Every day at CardRatings.com, readers just like you submit questions about credit cards to our "Ask the Expert" columnists. We try to pull the most compelling questions from your submissions, so readers in similar situations can also take advantage of what we've all learned.
However, we can't answer every question, so here's a list of Frequently Asked Questions to help you find what you're looking for on our site:
1. What's the best credit card?
That answer's different for everyone. On any given day, we may feature a dozen or more "five star" editors' ratings from currently available credit card offers. That doesn't mean every one's right for you. Compare credit cards based on how you manage your money, not based on an abstract APR or on the short term value of a signup bonus. To get started, read our feature on choosing from the best credit cards.
2. My credit score is X, will I be approved for Card Y?
It's tough to guess clear credit score thresholds for individual accounts. Banks usually won't divulge that information either. Barclaycard broke that trend by posting a minimum credit score of 680 on applications for its new "Ring" account. Beyond that, you're better off asking fellow readers to share their experiences in our credit card forum.
3. My credit score is Z, is that considered good?
The credit crunch of 2008 tore apart our old definitions of "good" credit scores. You could have a credit score in the high 700s, yet a rogue collections item on your credit report could kill your chances of qualifying for an elite credit card. Likewise, a score in the 600s showing signs of improvement could help you get approved for a rewards credit card that can further build your credit history. Even the statisticians who designed FICO and VantageScore will tell you that banks don't (and shouldn't) base their underwriting decisions on scores alone.
4. I really need a credit card, can you help?
Although we catalog some of the best credit card deals in the market, we don't have any sway with banks when it comes to getting applications approved. Instead, we focus on bringing you news and guidance that can help you manage your financial life effectively, so you can earn that approval on your own.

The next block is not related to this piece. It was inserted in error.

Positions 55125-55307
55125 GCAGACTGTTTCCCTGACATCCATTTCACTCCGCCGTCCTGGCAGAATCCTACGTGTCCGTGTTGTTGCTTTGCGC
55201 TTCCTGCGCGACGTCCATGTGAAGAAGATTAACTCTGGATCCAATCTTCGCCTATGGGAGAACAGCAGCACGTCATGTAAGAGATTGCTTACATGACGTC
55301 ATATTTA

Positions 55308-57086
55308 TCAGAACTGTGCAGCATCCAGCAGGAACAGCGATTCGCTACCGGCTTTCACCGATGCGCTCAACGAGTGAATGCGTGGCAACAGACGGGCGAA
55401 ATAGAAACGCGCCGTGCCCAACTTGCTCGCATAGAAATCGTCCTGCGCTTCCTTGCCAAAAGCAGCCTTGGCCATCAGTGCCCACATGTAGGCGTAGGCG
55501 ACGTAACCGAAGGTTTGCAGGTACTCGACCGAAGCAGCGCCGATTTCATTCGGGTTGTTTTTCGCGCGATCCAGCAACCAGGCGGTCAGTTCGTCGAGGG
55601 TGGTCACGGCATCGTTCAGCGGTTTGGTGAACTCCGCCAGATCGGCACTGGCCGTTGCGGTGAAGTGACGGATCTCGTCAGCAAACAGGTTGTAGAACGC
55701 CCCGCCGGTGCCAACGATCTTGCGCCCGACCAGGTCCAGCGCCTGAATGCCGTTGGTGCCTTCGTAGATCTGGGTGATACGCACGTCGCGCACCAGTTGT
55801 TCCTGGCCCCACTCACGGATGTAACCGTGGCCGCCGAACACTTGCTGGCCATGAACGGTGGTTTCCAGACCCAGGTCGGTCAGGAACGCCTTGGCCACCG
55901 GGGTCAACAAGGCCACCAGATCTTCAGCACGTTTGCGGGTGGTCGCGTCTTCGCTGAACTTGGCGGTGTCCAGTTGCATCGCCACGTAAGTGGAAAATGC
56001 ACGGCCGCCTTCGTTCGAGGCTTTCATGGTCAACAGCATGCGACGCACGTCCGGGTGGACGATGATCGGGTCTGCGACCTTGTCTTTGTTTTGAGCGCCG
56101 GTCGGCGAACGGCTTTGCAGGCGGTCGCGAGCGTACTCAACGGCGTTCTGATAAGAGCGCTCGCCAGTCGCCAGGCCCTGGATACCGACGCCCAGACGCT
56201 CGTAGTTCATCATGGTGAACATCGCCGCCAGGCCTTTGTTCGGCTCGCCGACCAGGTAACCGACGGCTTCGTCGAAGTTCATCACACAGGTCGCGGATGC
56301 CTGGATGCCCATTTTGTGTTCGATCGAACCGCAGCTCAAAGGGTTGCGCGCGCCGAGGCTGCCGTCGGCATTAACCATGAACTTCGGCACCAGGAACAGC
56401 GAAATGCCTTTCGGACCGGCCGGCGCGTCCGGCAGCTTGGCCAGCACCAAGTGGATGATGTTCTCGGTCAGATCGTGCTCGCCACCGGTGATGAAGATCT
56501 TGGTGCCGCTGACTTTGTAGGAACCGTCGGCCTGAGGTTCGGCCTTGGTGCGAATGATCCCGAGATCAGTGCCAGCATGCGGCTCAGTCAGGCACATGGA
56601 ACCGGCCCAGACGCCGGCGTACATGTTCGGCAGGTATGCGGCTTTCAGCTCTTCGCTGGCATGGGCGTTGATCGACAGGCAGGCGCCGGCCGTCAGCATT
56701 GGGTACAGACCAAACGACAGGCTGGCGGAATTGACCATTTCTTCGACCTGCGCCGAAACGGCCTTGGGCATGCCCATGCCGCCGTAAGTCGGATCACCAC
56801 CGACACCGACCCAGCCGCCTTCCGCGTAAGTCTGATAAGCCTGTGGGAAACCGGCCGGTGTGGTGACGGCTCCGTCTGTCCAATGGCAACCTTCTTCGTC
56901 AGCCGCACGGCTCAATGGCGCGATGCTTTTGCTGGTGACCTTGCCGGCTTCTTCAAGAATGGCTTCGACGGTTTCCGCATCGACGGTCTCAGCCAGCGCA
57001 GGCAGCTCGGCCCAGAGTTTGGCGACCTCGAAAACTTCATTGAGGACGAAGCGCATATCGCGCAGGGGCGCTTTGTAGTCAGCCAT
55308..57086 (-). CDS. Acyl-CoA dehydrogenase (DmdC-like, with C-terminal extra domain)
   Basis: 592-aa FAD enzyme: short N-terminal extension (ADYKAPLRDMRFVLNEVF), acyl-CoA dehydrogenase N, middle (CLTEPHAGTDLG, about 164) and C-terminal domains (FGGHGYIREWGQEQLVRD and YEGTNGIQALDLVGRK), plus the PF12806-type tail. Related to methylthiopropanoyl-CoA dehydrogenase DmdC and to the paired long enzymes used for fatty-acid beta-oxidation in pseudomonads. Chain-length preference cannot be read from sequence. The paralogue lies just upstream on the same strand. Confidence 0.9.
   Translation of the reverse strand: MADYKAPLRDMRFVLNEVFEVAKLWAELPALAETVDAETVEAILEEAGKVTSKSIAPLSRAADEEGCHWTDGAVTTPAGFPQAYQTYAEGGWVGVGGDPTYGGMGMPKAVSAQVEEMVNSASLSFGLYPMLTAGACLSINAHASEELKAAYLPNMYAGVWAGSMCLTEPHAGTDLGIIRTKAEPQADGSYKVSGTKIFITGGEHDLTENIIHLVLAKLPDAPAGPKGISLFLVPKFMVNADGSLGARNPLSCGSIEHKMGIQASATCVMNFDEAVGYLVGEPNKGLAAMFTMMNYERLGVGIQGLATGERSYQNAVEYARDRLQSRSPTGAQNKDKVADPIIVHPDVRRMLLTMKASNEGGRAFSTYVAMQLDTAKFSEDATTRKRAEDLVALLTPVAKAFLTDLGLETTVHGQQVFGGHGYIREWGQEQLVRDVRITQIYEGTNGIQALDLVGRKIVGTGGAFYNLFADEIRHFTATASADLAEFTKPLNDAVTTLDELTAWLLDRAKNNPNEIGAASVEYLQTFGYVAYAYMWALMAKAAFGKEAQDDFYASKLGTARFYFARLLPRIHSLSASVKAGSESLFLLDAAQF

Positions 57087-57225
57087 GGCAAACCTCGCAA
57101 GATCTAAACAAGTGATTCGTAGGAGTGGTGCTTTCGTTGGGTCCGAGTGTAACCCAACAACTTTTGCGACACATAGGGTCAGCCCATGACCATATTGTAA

5. I have a problem with my credit card company.
Start by calling the number on the back of your card. If you can't find your card, or if you're not getting the help you need, try looking up the customer serve number on their website. If you're having severe issues, consider contacting your lender's Office of the President, or take it all the way to the Consumer Financial Protection Bureau. Then share your story on our credit card forum.
6. Tell me more about ...
We recently reorganized CardRatings.com to help you find answers to your questions more easily. If you start with our "compare credit cards" tab, the pages listed on the left each contain an overview of each credit card type. Use the site search bar in the upper right corner of any page to see if we've already answered the question you're thinking about.
7. How much will it improve/hurt my credit score if I ...
You'll drive yourself a special kind of crazy if you try to goose your credit score. FICO officials have revealed that micromanaging your credit report rarely works. In general, you'll do best if you simply review your credit report regularly, dispute inaccurate information, keep your balances as low as possible, and do everything you can to keep your accounts current.
8. I have no income and no credit, can I get a credit card?
No. Right now, a credit card isn't what you need to build a strong financial future. Be wary of any so-called lender that tries to sell you on a high-fee, high-interest credit card at this stage of your life. They just want to set you up for ballooning finance charges that will shackle you to debt for years, in exchange for a few hundred dollars right now.
9. I'm in the middle of a bankruptcy, can I get a credit card?
No. You could damage goodwill with any lenders who aren't already part of restructuring. A no-monthly-fee prepaid debit card from a reliable issuer like American Express can give you access to online shopping and purchase protection until your judge discharges your debts.
10. I am completely new to credit cards, can you help me?
We're here for you. We believe that using credit cards responsibly can save you money in other areas of your life, while helping you build a sound credit history. Before venturing into the credit card marketplace, take a look at our frequently asked questions, our credit card glossary, and the archives from our "Ask the Expert" columns.
11. I don't have a credit card, should I get one?
If you've got a stable income and you're capable of paying your monthly bills on time, a credit card can help you manage your finances more effectively. Start with a "plain-vanilla" low interest credit card. Try to make a game of using it just once per month for a small-ticket item like a pack of gum or a candy bar. Before long, you'll qualify for rewards credit card offers that can save you money on gas, groceries and travel expenses.
12. How can I get off your mailing list?
We send out an occasional newsletter with links to the best deals and the most informative articles on our site. If you no longer want this information in your inbox, just click the "unsubscribe" link at the bottom of any issue.
Keep those letters coming
Keep sending us your questions about credit cards! We post answers in our Ask the Experts column regularly. If you need a more immediate response, use our moderated credit card forum where CardRatings.com experts and fellow community members share their real-world knowledge of credit cards.